BY KAREN CAMPBELL
Weakley County Schools Communications Director
MARTIN (March 10) – Each Wednesday, Westview students from Debbie Carden’s classroom make their way down the hall (with Educational Assistants Shannon Roberts and Dawn Thompson). From the moment they arrive at art teacher Jennifer Wenz’s door, they are artists. Traditionally, the options for creating were pen, pencils and paint. These days, imaginations are also fueled by technology.
In February, these students from the Comprehensive Development Class used a laser to turn their drawings into etched plates to give as gifts for Valentine’s Day.
Other art students have utilized that same laser, purchased with grant monies from the Charger Foundation, to add custom messages and graphics to drink tumblers, baseball bats and golf balls.
They’ve also handdrawn floor plans for imagined houses and are now learning the software to build 3D models of their designs.
And if Wenz’s dream comes true, these first steps could be leading the way for Westview students to become entrepreneurs.
“The hope is that we start to bring the student’s artwork to life and in the process they gain an understanding of not only digital arts, but of design as well,” said Wenz. “I’m hoping in the future we see the kids working with our community to develop a product that will help promote not only the arts, but to help sustain a Makerspace-type classroom where all children are free to use their imagination and watch it come to life.”
According to STEAM (science, math, engineering, art, math) experts, a makerspace may include components of a lab, a craft area, a STEM center, a tech room or an art station. Makerspaces provide hands-on, creative ways to encourage students to design, experiment, build and invent as they engage in science, engineering and tinkering.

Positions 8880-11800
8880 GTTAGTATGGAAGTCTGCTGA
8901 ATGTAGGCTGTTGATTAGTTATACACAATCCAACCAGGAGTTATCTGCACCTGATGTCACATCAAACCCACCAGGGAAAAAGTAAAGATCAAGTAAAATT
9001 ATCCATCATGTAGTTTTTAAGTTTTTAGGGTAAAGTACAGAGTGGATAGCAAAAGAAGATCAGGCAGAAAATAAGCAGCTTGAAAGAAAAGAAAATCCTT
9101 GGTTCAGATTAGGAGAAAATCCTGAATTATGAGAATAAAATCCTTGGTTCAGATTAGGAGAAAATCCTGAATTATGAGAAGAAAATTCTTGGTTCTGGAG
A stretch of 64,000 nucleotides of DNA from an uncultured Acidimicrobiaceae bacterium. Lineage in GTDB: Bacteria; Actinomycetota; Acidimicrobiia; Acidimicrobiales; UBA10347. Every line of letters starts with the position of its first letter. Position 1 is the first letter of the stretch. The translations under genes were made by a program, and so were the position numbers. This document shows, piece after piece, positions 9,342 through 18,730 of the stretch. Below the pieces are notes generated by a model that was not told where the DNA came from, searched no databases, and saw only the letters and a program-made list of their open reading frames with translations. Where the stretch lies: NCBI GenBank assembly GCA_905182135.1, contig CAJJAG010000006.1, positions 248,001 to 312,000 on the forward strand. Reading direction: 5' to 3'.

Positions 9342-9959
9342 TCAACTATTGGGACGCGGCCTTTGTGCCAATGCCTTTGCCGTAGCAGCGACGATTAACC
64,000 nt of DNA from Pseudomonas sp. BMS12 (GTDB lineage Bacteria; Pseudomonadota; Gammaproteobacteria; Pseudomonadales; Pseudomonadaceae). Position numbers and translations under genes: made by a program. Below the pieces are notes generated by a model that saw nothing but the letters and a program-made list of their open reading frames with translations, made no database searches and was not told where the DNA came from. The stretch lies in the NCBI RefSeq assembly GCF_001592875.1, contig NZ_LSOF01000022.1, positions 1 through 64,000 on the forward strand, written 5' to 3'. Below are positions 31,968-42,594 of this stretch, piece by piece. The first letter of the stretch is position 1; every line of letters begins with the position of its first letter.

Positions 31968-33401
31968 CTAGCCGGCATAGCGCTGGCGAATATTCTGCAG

Wenz is on her way toward creating such a space. She’s already obtained the laser and a 3D printer. She is looking toward the day when even more can be added.
“Giving students a space and time to build, explore, fail and retry, and share their ideas with others is so important. If I can expose these kids to different avenues of things they didn’t think possible that’s my goal,” she noted.
Currently, she and the students are gaining an understanding of the new devices and their capabilities.
“I really hope at some point to have a type of work-based, learning class where the kids have real-life projects that they’re working on for the community. The money that the products bring in could help sustain the class and provide new technology in new equipment so that future generations have the same experience and are getting lifelong skills that will prepare them for the outside world upon graduation,” Wenz added.
Thus far, students have only gifted their etched creations. The next step is to produce enough for fundraisers. Ultimately, Wenz would like to see students take on production, marketing and distribution so that they can experience all sides of a self-sustaining, school-based enterprise.